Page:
Xclusive: Iranian Woman (Moradi) Disqualified From Holding Political Office Because She's 'Too Sexy'

Is this candidate 'too sexy' to serve? Nina Siakhali Moradi was disqualified from serving on city council for being "too sexy"  The new Iranian President Hassan Rouhani vowed to improve the rights of women in the Islamic Republic, but one female politician isn't feeling the change.  Twenty-seven-year-old Nina Siakhali Moradi was disqualified from serving on the city council to which she was elected because religious conservatives deemed her to be "too sexy" and not in line with Islamic norms, reports the Times of London.  Moradi, who has been described as an engineer, a website designer and a graduate, placed 14th out of 163 candidates after receiving 10,000 votes in city council elections in Qazvin, a city 100 miles from Tehran that was the ancient capital of the Persian Empire.  The Independent explains that though she initially did not make the cut, she was named an alternate. One of the elected councilors was later selected to serve as mayor then opened a spot that should have gone to Moradi had she not been disqualified.  A senior Qazvin official told the Times: "We don't want a catwalk model on the council."  "Almost 10,000 people voted for me and based on that I should be the first alternate member of the City Council," Moradi protested to Iranian media.  Though her campaign posters showed a photo of her with her hair strictly covered in traditional Islamic style "without a strand of hair on display," religious conservatives launched their protest as soon as her election was confirmed, reports Albawaba.  A religious coalition wrote a letter to Qazvin's governor blasting her "vulgar and anti-religious" posters that they contend breached Islamic law.  According to Iran Wire, the hardline activists also objected to her campaign headquarters having become a gathering for youths whose more liberal dress styles did not sit well with her opponents.  According to the International Campaign for Human Rights in Iran, she was thus disqualified for her alleged "non-observance of Islamic codes."  Albawaba reports that Moradi's campaign slogan was "Young ideas for a young future," and that her platform included improved women's rights, restoring Qazvin's old city and encouraging the involvement of younger citizens in town planning.  Notably, the Independent reports that President Rouhani said in a television debate during the Iranian presidential election campaign: "Women work but don't enjoy equal rights. I will form a women's affairs ministry to return their trampled rights to them."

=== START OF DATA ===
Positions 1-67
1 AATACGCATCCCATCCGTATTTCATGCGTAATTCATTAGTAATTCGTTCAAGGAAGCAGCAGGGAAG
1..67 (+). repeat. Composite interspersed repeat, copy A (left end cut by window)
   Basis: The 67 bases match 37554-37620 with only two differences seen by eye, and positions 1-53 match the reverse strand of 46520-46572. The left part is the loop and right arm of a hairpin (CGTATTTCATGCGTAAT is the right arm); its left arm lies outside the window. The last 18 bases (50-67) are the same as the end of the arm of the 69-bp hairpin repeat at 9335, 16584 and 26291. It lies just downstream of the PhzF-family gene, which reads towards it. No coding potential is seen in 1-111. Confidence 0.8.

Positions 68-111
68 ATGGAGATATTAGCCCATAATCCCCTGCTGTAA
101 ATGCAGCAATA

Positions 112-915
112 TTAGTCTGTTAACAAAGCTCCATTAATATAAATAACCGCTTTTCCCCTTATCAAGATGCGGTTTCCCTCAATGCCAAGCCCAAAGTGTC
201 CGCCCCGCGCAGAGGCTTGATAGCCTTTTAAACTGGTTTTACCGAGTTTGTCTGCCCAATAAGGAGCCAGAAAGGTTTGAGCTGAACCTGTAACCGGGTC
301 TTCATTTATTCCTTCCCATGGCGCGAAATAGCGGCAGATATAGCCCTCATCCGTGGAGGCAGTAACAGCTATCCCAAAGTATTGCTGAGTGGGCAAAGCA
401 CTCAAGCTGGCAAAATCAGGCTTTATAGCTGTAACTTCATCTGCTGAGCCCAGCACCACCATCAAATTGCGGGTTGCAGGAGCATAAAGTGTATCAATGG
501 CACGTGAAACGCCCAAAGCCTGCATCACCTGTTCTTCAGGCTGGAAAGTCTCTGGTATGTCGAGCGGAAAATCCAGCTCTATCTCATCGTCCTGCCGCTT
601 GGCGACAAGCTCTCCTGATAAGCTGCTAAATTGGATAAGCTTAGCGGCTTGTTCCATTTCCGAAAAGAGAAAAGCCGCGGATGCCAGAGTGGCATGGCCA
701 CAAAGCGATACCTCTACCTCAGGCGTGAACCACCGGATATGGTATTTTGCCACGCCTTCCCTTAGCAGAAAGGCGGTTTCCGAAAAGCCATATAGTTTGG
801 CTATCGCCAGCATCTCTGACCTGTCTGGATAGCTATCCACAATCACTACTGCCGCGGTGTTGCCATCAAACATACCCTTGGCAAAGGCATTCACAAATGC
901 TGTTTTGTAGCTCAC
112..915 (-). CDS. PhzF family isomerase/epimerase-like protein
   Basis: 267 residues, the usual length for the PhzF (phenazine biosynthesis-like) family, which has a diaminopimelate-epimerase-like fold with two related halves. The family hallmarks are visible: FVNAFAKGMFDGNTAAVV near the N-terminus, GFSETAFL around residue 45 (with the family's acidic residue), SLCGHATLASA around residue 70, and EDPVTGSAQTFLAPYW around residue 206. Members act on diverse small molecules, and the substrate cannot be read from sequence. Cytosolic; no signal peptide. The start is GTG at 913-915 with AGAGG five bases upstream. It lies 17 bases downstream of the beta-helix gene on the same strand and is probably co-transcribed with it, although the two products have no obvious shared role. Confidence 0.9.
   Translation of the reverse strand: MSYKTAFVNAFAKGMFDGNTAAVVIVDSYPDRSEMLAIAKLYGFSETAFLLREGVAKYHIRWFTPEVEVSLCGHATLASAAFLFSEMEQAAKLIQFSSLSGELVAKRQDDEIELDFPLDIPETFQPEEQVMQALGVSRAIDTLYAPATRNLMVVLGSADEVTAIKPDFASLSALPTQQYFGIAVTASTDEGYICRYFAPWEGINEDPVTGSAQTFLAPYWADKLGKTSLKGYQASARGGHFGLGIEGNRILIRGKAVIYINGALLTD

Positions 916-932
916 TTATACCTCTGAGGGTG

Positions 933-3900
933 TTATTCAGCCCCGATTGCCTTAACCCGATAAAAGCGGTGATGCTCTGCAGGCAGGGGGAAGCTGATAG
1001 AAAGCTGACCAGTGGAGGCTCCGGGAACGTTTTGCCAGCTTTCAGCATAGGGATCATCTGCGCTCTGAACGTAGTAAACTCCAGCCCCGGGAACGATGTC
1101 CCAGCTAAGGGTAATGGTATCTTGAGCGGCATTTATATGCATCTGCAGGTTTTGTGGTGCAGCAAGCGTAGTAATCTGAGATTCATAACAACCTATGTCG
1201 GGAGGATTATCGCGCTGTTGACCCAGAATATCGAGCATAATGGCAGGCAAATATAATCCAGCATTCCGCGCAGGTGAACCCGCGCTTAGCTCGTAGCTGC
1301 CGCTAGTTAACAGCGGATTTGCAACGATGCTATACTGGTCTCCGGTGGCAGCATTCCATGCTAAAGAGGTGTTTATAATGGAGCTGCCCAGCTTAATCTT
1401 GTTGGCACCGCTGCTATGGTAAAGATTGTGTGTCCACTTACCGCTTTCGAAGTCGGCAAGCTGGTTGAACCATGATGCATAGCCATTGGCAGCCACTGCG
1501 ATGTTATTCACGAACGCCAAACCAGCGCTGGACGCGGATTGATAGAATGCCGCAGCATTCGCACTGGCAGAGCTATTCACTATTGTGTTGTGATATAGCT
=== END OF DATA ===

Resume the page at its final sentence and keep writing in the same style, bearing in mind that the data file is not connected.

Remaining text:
naijaXclusive: Xclusive: Iranian Woman (Moradi) Disqualified From Holding Political Office Because She's 'Too Sexy'

Saturday, 17 August 2013

Xclusive: Iranian Woman (Moradi) Disqualified From Holding Political Office Because She's 'Too Sexy'

Is this candidate 'too sexy' to serve? Nina Siakhali Moradi was disqualified from serving on city council for being "too sexy"  The new Iranian President Hassan Rouhani vowed to improve the rights of women in the Islamic Republic, but one female politician isn't feeling the change.  Twenty-seven-year-old Nina Siakhali Moradi was disqualified from serving on the city council to which she was elected because religious conservatives deemed her to be "too sexy" and not in line with Islamic norms, reports the Times of London.  Moradi, who has been described as an engineer, a website designer and a graduate, placed 14th out of 163 candidates after receiving 10,000 votes in city council elections in Qazvin, a city 100 miles from Tehran that was the ancient capital of the Persian Empire.  The Independent explains that though she initially did not make the cut, she was named an alternate. One of the elected councilors was later selected to serve as mayor then opened a spot that should have gone to Moradi had she not been disqualified.  A senior Qazvin official told the Times: "We don't want a catwalk model on the council."  "Almost 10,000 people voted for me and based on that I should be the first alternate member of the City Council," Moradi protested to Iranian media.  Though her campaign posters showed a photo of her with her hair strictly covered in traditional Islamic style "without a strand of hair on display," religious conservatives launched their protest as soon as her election was confirmed, reports Albawaba.  A religious coalition wrote a letter to Qazvin's governor blasting her "vulgar and anti-religious" posters that they contend breached Islamic law.  According to Iran Wire, the hardline activists also objected to her campaign headquarters having become a gathering for youths whose more liberal dress styles did not sit well with her opponents.  According to the International Campaign for Human Rights in Iran, she was thus disqualified for her alleged "non-observance of Islamic codes."  Albawaba reports that Moradi's campaign slogan was "Young ideas for a young future," and that her platform included improved women's rights, restoring Qazvin's old city and encouraging the involvement of younger citizens in town planning.  Notably, the Independent reports that President Rouhani said in a television debate during the Iranian presidential election campaign: "Women work but don't enjoy equal rights. I will form a women's affairs ministry to return their trampled rights to them."

1 Comments:

At 17 August 2013 02:55 , Anonymous Anonymous said...

problem dey, if u Fyn den go complain, u con fine den dey vex. God dey oooio

 

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